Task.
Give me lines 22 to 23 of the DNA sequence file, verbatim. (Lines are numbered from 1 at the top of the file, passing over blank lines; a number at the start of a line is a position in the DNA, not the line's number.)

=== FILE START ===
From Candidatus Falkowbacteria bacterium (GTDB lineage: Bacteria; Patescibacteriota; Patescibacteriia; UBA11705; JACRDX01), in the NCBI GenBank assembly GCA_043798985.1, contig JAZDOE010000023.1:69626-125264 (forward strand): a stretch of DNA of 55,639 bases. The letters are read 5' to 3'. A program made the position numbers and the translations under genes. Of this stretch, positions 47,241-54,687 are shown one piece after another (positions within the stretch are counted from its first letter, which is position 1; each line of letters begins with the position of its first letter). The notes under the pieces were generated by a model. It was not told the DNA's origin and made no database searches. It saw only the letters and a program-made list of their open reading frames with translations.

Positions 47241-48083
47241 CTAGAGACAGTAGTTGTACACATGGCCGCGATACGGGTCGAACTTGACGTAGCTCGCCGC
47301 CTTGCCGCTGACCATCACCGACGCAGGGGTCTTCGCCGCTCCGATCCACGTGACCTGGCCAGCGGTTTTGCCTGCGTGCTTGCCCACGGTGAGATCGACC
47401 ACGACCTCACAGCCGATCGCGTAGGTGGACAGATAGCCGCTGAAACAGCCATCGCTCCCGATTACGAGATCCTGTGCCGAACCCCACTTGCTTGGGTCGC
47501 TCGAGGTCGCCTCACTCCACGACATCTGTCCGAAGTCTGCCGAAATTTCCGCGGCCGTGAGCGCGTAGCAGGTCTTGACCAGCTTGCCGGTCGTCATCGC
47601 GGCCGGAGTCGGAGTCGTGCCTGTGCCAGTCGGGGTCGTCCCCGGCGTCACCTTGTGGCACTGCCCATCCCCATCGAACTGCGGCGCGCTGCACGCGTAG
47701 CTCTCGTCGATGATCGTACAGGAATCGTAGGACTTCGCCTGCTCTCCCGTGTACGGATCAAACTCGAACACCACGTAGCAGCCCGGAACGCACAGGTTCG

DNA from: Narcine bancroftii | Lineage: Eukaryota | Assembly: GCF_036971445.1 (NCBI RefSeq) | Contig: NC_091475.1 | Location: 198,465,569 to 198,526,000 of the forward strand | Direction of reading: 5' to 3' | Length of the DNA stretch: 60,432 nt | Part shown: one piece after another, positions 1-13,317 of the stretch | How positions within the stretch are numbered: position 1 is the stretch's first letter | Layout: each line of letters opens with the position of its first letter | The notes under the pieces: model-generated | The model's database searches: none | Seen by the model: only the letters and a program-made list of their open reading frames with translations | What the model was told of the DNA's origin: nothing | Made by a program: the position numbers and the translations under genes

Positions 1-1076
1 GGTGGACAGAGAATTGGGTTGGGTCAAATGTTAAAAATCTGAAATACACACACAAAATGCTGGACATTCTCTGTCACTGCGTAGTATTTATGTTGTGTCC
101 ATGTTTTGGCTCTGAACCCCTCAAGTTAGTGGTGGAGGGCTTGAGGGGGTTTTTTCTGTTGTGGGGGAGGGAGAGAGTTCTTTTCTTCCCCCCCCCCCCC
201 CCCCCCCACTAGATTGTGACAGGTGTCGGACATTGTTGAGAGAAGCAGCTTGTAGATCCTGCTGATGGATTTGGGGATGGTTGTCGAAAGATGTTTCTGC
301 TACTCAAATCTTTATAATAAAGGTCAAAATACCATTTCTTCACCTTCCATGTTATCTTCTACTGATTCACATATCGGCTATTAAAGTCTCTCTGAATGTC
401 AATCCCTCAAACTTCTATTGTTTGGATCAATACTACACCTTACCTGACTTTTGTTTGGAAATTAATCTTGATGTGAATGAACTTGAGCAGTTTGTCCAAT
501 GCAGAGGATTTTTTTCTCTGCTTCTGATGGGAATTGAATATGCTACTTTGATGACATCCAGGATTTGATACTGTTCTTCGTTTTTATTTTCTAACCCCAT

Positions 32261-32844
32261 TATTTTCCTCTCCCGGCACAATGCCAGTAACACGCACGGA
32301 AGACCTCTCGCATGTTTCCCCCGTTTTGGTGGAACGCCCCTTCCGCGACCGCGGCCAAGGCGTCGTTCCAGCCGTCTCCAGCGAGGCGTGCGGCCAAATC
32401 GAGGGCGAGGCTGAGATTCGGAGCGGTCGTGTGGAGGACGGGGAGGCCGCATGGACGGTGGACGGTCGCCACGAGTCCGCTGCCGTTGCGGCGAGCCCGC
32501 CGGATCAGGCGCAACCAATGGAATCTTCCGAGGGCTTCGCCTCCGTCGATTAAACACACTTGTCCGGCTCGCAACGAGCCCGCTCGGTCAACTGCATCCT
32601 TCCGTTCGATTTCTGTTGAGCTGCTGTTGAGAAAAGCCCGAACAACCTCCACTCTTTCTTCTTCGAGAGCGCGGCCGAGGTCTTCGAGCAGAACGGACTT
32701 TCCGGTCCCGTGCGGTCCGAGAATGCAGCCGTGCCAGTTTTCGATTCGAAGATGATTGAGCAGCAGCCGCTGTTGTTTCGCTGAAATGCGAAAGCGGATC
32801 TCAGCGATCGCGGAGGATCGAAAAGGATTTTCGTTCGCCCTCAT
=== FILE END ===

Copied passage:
32601 TCCGTTCGATTTCTGTTGAGCTGCTGTTGAGAAAAGCCCGAACAACCTCCACTCTTTCTTCTTCGAGAGCGCGGCCGAGGTCTTCGAGCAGAACGGACTT
32701 TCCGGTCCCGTGCGGTCCGAGAATGCAGCCGTGCCAGTTTTCGATTCGAAGATGATTGAGCAGCAGCCGCTGTTGTTTCGCTGAAATGCGAAAGCGGATC